Council to seek property owner input for sound barrier
Published 6:58 pm Tuesday, March 21, 2023
While nothing solid has been decided, steps were taken by the Austin City Council Monday night on a possible noise barrier that would be built along Interstate 90 eastbound.
The project, which City Engineer Steven Lang said would cost just under an estimated $1 million dollars, would be constructed along a portion of I-90 between Second Street and 14th Street NW. If approved, construction of the barrier would likely take place in 2026, toward the end of the Minnesota Department of Transportation’s bridge project that will replace bridges in six spots on I-90.
MnDOT would cover 90% of the cost with the City of Austin needing to fund the remaining 10%.
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Lang told the board during Monday night’s work session that initial estimates placed the project cost around $541,800 at $35 per square foot, however, that was an older estimate.
“I believe that number is low,” Lang said. “The old number doesn’t reflect current construction costs.”
Instead, Lang estimated an increase to $52.50 per square foot coming to the $1 million estimate. In this scenario, Austin would have to fund $100,000 of the project.
A study conducted of properties next to the interstate where the barrier would be built revealed that a barrier, either constructed of cement or wood, would decrease noise levels by an average of 6 decibels, with the highest decrease being 14.6 decibels. In total, the study reflected a 89.8 decibel reduction for the entire area surveyed.
Lang gave six options to the council on how the project would be funded, including using tax levy dollars, which some council members were hesitant to do.
The other options called for various ways to spread the cost among property owners depending on levels of descending decibel decreases.
“I do struggle with putting tax levy dollars in,” council member Jason Baskin said. “I like the idea of doing it based on impact. It’s novel, interesting.”
However, rather than making a decision, the council advised Lang to poll property owners in order to gauge just how many were in favor or against the project.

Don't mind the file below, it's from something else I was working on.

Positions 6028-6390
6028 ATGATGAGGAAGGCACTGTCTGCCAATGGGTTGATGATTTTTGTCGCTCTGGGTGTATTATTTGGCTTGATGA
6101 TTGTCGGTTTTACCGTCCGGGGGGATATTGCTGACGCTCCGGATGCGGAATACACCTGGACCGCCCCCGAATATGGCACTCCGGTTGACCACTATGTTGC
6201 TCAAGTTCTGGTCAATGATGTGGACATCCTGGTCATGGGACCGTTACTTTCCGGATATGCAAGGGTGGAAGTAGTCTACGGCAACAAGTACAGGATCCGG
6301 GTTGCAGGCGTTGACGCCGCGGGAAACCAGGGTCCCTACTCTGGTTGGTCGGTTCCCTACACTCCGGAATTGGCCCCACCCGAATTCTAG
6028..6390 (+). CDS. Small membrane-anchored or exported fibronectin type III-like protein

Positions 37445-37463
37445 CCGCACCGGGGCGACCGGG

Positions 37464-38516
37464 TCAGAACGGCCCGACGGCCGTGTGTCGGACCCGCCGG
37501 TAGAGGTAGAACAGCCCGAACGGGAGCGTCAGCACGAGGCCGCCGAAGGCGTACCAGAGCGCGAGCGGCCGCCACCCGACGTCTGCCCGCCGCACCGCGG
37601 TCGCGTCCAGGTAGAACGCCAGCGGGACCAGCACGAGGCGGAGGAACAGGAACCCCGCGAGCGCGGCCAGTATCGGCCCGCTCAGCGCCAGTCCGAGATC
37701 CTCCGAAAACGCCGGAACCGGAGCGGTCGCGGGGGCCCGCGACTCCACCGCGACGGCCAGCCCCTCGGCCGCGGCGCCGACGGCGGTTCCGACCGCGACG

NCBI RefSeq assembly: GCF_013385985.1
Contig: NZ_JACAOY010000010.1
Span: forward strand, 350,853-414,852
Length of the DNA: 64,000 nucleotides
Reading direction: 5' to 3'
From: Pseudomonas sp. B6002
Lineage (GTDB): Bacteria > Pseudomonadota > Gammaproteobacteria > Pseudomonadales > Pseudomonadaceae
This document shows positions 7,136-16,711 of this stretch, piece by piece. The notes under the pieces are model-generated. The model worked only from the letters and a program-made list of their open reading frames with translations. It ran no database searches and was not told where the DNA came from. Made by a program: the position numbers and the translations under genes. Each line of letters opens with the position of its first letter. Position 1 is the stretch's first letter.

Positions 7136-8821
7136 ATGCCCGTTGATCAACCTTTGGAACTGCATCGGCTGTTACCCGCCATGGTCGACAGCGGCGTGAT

“I struggle with forcing something down someone’s throat,” Baskin said.
Two options for the barrier will be sent to property owners. The first option would spread cost among a larger number of property owners based on a lower decibel decrease, while the other would concentrate cost to property owners based on a higher base threshold of decibel decrease, thus requiring property owners to pay more.
For instance, in the first option the lowest decibel reduction by the wall would be 1.2 decibel levels with an estimated cost of $1,245.98. Meanwhile, in the other option those property owners with a decrease in decibels of at least 3 would be asked to pay. In that scenario, the lowest decrease was 3.3 decibels resulting in a cost to the property owner of $4,414.57.
The process of looking into a noise barrier began when property owners came to the council late last year complaining about noise levels from the interstate, explaining that it was hard to have any outdoor activities because of the noise.
In September, the council agreed to the noise study. Lang said Monday night that if the wall is built it would be 17 feet high with concrete pillars. While the wall itself could be concrete or wood, Lang also said that a wood wall would require more maintenance over the years.
During the regular meeting, the council agreed during to help fund a feasibility study looking into whether a whitewater park near downtown Austin would be viable on the Cedar River.
The city will chip in $10,000 — $5,000 from 2023 contingency and $5,000 from Parks, Recreation and Forestry’s Capital Improvement. That money would be added to private funds already committed.
If the park were to be approved, it would be built near the Fourth Avenue NW dam on the stretch of the river running on the east of the Riverside Arena parking lot. Rocks and other material would be added to create whitewater conditions that would be good for tubing, kayaking and other water activities.
It would also be the first such park in the state of Minnesota and would be modeled similar to parks in Iowa including that state’s first park in Charles City.
“It’s been highly successful for them,” said Nathan Smith, who has been leading the effort of looking into the park. “We can expect new businesses … based on dozens of other whitewater parks in the country.”
Following public hearings, the City Council gave the green light to this year’s street reconstruction projects in Austin by declaring resolutions for cost and assessment roles.
All projects were passed with no changes to plans except for a project on Seventh Avenue NE (19th Drive to 21st Street NE) and 19th Drive (Sixth Avenue to Seventh Avenue NE).
The council voted 5-1 to move ahead with the project without adding sidewalks to the area after property owners came to the council over concerns of unwanted changes to property, landscaping and trees arguing that there wasn’t enough traffic in the area to warrant adding the sidewalks.
The other street projects approved included the following:
• Fifth Avenue NW (20th Street to 22nd Street NW), Sixth Avenue NW (22nd Street NW to dead end) and 20th Street NW (Fourth Avenue NW to dead end). Amount assessed: $185,109.50.
• First Street NW (Oakland Avenue West to First Drive NW). Amount Assessed: $233,497.56
• Second Street SW (10th Avenue to 12th Avenue SW), 10th Avenue SW (Second Drive to Fourth Street SW) and 11th Avenue SW (Second Drive to Fourth Street SW). Amount assessed: $279,514.79.
• Hormel Drive (Fourth Street to Eighth Street NE). Amount assessed: $81,527.88
• Third Avenue SW (20th Street to 21st Street SW), 21st Street SW (22nd Street to Sixth Avenue SW) and 22nd Street SW (Oakland Avenue to Third Avenue SW). Amount assessed: $37,618.76.